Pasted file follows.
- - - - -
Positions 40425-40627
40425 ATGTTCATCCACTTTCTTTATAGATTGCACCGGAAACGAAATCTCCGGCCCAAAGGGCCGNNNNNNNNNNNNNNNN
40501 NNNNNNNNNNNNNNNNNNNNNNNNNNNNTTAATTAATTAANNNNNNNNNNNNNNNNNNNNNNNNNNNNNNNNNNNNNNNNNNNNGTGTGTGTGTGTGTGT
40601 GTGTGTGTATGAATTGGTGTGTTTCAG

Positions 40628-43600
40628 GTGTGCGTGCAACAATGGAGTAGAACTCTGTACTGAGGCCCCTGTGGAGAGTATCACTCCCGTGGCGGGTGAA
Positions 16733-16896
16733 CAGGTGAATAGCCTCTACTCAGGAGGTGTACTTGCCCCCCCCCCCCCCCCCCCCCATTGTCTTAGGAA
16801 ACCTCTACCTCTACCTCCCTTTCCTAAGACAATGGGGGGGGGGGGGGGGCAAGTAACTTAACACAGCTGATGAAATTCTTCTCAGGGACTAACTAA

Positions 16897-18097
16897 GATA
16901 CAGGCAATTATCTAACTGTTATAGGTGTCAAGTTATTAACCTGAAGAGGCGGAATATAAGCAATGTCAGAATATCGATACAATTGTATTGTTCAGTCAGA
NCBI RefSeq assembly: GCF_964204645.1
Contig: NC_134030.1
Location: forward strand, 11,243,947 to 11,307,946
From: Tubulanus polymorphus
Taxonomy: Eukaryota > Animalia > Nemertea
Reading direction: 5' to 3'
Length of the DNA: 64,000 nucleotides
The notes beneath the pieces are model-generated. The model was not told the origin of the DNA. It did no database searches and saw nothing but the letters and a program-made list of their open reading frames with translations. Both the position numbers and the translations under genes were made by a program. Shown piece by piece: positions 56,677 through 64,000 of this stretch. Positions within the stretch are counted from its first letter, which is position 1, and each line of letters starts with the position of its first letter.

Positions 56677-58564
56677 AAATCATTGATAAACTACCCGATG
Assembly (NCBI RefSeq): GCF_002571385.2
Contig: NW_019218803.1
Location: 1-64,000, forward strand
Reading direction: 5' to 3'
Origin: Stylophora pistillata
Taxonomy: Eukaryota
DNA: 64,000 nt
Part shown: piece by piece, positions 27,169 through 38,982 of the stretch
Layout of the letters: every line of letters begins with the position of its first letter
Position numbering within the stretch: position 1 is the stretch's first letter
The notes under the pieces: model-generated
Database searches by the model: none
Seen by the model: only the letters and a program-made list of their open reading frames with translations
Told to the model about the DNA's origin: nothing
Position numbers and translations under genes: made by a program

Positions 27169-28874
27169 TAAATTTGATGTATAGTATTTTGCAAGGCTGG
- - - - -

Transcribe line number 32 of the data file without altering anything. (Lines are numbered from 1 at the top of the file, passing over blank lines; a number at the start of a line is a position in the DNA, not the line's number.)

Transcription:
Position numbering within the stretch: position 1 is the stretch's first letter